The Mladost Imaging Diagnostic Center performs the full range of radiographs and scopic X-ray examinations with contrast material. The X-ray system is fully digitalized and the images are obtained on digital media.
Radiography is a quick painless test that shows the bones and organs in the body. X-rays pass through the body and are absorbed to varying degrees depending on the density of the tissues being examined. Bone and metal implants are high density and are depicted in white on X-rays, air in the lungs as black, and adipose and muscle tissue in various shades of gray. Some types of X-rays use a contrast material such as iodine or barium, which is introduced into the body to provide greater detail to the images.
X-ray technology is used to examine various parts of the body – fractures and infections of bones and teeth, tumors, measuring bone density, examining joints for arthritis, infections and tumors of the lungs, contrast study of the digestive system, in ingestion of foreign bodies, etc.
You need to take the right position according to the instructions of the researcher in order to portray the examined organ better. You may need to remove jewelry, glasses and any metal objects, as they may appear on the X-ray.
Radiography is absolutely painless for patients.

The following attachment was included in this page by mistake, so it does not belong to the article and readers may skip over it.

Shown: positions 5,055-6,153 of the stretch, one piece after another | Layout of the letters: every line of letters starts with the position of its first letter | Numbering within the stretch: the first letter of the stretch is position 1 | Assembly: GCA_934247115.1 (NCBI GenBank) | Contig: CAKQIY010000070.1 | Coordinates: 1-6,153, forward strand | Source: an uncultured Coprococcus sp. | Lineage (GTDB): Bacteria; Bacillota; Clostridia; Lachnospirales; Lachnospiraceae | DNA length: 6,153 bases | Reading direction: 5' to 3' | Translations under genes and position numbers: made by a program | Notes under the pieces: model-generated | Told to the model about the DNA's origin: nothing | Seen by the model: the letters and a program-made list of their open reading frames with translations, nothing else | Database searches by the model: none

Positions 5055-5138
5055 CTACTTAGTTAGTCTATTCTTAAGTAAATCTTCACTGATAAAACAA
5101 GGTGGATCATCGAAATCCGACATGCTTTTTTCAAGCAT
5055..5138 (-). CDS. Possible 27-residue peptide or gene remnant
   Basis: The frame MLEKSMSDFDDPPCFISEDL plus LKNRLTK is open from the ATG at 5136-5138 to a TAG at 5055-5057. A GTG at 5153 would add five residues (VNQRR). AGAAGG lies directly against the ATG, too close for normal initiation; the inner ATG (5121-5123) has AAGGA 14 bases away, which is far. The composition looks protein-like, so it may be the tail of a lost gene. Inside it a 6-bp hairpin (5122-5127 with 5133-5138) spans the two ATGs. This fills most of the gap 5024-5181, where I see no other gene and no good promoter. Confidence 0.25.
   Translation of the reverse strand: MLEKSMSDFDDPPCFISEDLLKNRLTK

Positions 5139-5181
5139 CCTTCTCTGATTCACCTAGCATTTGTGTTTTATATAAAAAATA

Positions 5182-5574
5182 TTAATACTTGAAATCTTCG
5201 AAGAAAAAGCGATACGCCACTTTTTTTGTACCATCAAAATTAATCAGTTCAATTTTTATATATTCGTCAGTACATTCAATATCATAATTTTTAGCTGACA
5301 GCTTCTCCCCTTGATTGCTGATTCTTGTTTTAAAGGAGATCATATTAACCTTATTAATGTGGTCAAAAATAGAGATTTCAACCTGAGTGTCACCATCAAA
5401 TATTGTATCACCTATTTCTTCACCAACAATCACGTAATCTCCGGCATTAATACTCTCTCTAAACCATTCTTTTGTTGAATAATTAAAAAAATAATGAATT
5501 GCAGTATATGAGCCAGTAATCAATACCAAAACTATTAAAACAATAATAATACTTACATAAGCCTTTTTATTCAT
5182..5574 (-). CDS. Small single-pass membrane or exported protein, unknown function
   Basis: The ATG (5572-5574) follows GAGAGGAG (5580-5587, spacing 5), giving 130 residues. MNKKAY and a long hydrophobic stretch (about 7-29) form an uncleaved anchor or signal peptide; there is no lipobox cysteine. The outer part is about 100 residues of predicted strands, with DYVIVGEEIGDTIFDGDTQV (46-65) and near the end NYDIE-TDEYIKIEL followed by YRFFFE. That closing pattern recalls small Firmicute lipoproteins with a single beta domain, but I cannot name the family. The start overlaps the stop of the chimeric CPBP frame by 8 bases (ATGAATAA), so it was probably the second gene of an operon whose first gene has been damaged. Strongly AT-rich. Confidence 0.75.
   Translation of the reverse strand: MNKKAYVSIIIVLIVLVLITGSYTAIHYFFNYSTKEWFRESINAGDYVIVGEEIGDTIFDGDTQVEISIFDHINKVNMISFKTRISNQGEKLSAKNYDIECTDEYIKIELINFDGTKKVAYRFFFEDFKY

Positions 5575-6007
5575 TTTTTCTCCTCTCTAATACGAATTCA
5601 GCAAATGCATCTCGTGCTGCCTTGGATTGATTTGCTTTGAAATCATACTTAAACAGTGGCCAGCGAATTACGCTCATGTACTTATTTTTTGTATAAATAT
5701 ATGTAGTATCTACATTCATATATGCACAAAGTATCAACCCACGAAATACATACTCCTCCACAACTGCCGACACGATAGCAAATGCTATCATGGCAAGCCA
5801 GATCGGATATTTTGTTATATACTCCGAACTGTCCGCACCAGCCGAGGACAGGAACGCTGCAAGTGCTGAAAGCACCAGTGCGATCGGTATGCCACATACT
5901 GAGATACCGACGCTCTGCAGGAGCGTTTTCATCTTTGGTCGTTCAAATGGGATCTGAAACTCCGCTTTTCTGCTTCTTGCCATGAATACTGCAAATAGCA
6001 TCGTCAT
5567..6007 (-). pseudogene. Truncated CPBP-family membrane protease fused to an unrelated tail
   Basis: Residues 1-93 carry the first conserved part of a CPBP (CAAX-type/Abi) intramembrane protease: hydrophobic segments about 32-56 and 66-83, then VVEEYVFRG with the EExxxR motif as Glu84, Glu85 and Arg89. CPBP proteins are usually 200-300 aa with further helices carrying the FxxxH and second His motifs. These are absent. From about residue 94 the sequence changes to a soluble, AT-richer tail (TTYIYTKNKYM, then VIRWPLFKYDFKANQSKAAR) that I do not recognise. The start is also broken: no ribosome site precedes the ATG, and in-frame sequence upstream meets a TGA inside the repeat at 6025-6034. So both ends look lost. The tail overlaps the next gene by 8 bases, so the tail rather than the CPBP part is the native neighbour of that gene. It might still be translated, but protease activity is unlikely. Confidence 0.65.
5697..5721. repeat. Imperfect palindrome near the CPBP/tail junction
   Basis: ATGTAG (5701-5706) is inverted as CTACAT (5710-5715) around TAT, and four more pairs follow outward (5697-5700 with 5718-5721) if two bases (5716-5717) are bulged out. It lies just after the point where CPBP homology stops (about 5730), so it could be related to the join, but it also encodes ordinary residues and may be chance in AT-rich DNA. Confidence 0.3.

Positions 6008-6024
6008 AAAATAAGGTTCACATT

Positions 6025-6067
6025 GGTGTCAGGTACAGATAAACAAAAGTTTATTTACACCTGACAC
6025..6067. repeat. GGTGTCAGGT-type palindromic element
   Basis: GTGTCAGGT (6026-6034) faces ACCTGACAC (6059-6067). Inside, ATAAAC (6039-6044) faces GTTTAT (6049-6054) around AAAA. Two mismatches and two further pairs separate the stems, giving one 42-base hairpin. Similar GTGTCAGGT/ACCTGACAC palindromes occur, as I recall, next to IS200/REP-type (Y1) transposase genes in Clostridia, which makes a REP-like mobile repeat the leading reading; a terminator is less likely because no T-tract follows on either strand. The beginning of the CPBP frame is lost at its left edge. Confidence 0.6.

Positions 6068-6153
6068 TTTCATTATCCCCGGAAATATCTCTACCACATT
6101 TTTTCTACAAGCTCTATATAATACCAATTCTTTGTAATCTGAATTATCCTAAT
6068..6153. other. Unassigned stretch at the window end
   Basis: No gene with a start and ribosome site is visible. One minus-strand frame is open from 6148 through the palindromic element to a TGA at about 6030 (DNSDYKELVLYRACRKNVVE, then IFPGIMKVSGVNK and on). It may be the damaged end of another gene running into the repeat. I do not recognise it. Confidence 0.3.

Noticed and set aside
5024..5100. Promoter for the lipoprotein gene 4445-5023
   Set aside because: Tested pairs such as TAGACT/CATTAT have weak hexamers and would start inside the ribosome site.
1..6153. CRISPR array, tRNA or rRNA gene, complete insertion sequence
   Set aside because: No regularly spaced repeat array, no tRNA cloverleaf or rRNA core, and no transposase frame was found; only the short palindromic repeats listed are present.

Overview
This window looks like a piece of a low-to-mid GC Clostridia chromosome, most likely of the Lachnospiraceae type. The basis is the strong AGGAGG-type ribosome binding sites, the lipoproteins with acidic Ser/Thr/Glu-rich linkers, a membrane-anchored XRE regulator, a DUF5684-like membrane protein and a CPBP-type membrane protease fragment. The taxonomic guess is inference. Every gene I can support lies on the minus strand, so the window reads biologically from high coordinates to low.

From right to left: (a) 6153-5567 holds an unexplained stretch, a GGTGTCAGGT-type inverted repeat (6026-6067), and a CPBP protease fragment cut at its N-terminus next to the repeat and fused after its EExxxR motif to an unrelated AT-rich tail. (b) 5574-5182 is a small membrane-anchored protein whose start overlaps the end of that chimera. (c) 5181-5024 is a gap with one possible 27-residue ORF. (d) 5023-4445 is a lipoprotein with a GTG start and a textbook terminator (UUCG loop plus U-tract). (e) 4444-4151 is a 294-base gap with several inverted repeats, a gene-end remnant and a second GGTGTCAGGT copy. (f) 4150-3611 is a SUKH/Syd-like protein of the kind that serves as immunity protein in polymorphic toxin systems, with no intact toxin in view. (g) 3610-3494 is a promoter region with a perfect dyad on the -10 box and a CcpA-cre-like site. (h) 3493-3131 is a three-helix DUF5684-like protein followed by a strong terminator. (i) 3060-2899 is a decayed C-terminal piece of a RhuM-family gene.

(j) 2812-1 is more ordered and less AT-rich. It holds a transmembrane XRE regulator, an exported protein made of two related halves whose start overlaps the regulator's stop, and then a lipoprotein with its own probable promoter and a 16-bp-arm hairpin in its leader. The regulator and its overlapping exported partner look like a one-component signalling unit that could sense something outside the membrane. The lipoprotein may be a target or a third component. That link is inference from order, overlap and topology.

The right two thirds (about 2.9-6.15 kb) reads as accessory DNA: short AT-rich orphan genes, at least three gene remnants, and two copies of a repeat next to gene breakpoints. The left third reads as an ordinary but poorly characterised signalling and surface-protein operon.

Radiation exposure to X-rays is low, and the benefits of this study far outweigh the risks.
Contrasting material can cause side effects, such as: feeling hot or red, metallic taste, dizziness, nausea, rash, etc.
After the X-ray you can resume your normal activities. Routine X-rays usually have no side effects. However, if you were injected with a contrast agent before the test, drink more fluids to radiate the contrast more easily and quickly from your body.
X-rays are digitally recorded on computers that can be seen on the screen in minutes. The radiologist examines the results and draws a conclusion, based on which the further approach in the diagnosis and treatment of patients is determined.
If you are pregnant or suspect that you may be pregnant, tell your doctor before taking the test. Although the risk of most diagnostic X-rays for the unborn baby is small, your doctor may suggest another imaging test, such as an ultrasound.